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Tuesday, February 7, 2023
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Meet Lula, in Sardinia, a city that worships leaders of the world left

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Anyone traveling through the countryside of Sardinia, an Italian paradise island in the Mediterranean Sea, may come across not one, but several signs that read “Lula 13”. But it is not about the campaign of the former Brazilian president and candidate for the election in 2022 on the Sardinian island, but about the signs that point out the paths to reach the municipality that has an undeniable left-wing tradition, with symbols everywhere.

With around 1,300 inhabitants, the municipality of Lula, in the province of Nuoro, in the autonomous region of Sardinia, draws attention for two aspects: the friendliness of its people, the Lulesi, and the references to personalities of the world left in each of the few streets in the commune.

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When the RFI report was in Lula, right after the first round of elections in Brazil, the city was all decorated with flags, because of the festivities around San Francisco, celebrated on October 4th.

Leaving the main church, with saints that read “São Francisco de Assis – Lula”, we follow the Corso Antonio Gramsci. The public road honors the Sardinian philosopher and writer, a founding member of the Italian Communist Party, who was imprisoned by the regime of former dictator Benito Mussolini and wrote the famous Cadernos do Cárcere. Gramsci is, to this day, a theorist and intellectual who influences the world left, mainly because he formulated the concept of “cultural hegemony” to describe the type of ideological domination of one social class over another.

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Further on, Rosa Luxemburg square recalls the Polish-German philosopher and Marxist economist. It became known throughout the world for its revolutionary militancy linked to the Social Democracy of Poland, the Social Democratic Party of Germany and the Independent Social Democratic Party of Germany. It is in this square that the Diffuse Museum of Contemporary Art of Lula (MAC Lula) is located.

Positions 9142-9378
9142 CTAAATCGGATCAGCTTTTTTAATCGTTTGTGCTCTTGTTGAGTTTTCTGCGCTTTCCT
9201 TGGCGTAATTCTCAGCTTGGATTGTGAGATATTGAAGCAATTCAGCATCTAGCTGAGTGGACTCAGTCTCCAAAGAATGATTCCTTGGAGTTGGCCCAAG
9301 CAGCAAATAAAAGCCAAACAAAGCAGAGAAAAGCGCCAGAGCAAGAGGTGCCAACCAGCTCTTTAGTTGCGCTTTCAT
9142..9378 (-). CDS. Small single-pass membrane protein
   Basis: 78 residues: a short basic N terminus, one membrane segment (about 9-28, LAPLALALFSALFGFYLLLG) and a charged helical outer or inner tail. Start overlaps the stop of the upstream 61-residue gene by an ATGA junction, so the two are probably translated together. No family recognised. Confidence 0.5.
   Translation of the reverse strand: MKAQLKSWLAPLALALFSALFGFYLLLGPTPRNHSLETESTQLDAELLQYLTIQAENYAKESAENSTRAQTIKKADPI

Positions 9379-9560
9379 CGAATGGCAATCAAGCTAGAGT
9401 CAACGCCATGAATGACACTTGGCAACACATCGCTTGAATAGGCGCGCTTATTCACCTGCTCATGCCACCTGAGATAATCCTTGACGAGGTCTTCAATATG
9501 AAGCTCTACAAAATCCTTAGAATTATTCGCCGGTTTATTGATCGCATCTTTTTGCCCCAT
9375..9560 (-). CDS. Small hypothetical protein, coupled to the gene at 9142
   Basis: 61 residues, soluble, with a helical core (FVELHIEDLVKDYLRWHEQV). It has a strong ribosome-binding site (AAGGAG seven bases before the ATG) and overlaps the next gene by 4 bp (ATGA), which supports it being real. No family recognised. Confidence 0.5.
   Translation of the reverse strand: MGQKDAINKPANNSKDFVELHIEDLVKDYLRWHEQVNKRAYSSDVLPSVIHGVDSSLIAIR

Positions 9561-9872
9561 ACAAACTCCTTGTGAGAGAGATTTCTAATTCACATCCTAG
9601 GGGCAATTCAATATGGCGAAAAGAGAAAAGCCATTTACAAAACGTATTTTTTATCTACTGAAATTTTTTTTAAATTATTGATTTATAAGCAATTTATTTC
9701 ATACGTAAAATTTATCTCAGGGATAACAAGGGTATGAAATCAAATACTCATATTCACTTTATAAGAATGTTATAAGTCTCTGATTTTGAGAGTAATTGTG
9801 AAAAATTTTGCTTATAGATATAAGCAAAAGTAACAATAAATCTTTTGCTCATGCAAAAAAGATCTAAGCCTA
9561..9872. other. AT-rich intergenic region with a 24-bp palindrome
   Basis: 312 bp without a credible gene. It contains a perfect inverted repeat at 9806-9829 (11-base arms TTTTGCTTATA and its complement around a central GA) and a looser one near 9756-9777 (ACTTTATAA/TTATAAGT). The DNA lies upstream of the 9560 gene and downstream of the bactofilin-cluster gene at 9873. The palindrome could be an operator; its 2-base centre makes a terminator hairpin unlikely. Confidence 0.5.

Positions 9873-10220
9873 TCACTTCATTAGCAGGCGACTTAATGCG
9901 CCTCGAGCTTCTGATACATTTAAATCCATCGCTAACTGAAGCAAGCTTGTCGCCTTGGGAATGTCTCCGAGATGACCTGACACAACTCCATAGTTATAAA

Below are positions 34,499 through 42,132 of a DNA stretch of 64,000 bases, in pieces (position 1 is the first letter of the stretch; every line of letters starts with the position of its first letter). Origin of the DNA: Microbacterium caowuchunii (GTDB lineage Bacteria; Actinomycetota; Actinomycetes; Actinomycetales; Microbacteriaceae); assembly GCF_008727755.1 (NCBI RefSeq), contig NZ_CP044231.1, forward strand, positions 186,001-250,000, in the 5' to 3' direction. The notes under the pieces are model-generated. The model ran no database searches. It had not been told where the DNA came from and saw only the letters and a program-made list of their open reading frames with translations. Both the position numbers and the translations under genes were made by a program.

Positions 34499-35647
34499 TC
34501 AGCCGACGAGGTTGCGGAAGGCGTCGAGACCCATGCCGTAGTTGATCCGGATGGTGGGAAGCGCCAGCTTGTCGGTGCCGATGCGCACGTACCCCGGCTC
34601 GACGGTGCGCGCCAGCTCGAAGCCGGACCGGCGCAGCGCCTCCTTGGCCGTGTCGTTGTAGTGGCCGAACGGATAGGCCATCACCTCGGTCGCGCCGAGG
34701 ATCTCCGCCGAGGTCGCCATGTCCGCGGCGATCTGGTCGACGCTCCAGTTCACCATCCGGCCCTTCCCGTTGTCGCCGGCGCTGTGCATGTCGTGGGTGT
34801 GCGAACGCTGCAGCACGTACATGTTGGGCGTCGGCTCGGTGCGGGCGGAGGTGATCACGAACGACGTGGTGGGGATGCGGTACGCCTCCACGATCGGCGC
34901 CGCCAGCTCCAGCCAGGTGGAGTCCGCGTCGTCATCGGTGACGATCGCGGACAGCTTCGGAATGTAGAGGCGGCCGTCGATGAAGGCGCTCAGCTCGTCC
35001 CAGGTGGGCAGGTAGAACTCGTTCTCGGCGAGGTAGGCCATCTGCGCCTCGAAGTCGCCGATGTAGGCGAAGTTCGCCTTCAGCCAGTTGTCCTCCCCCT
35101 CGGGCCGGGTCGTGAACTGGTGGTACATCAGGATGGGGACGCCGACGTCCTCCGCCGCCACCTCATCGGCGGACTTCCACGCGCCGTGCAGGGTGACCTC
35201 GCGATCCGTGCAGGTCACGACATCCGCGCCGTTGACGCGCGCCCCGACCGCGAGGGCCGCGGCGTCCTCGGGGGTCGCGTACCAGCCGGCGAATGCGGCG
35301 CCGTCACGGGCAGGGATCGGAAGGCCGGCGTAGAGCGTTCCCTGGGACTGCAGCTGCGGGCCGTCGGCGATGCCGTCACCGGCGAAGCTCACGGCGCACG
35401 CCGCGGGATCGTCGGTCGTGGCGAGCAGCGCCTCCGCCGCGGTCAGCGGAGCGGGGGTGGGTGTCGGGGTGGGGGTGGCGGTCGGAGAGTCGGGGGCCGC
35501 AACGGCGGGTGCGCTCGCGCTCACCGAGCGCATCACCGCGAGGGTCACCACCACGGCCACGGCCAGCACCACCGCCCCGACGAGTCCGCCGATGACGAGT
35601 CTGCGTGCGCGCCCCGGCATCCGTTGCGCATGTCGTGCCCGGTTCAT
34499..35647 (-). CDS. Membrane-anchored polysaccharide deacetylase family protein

MAC Lula is one of the city’s top tourist attractions, but the most interesting thing is to walk through the streets around the center and see the numerous works that exist in the open.

The best way to get to know Lula is on foot, as the city is small. On the walk, it is possible to appreciate, in addition to some sculptures, dozens of murals painted in practically every street and alley, with themes of workers, workers, the proletariat of which the German philosopher Karl Marx spoke.

Russian communist revolutionary Vladimir Lenin has his mural in Lula. Lenin is also a street name, as is the German theorist Karl Marx, author of classics such as “Capital” and the “Communist Manifesto”, which influence generations of thinkers from the 19th century to today, including the personalities mentioned above.

When asked how they felt about Giorgia Meloni, leader of the far-right Brothers of Italy party and winner of the country’s recent legislative elections, the lulesi preferred not to talk about her. As Sardinians, born on an island and autonomous region, they seem to see themselves as little or nothing represented by whoever occupies the prime minister’s chair in Rome. But after some insistence, one of the lulesi quickly replied: “This is Bakunin!”.

Rival of Marx in the First Socialist International, the Russian anarchist Mikhail Bakunin is not a street name in Lula, but he is remembered by its inhabitants, familiar with the socialist theories of the second half of the 19th century. Marx and Bakunin had conflicts between 1868 and 1872, when the Russian was expelled from the International.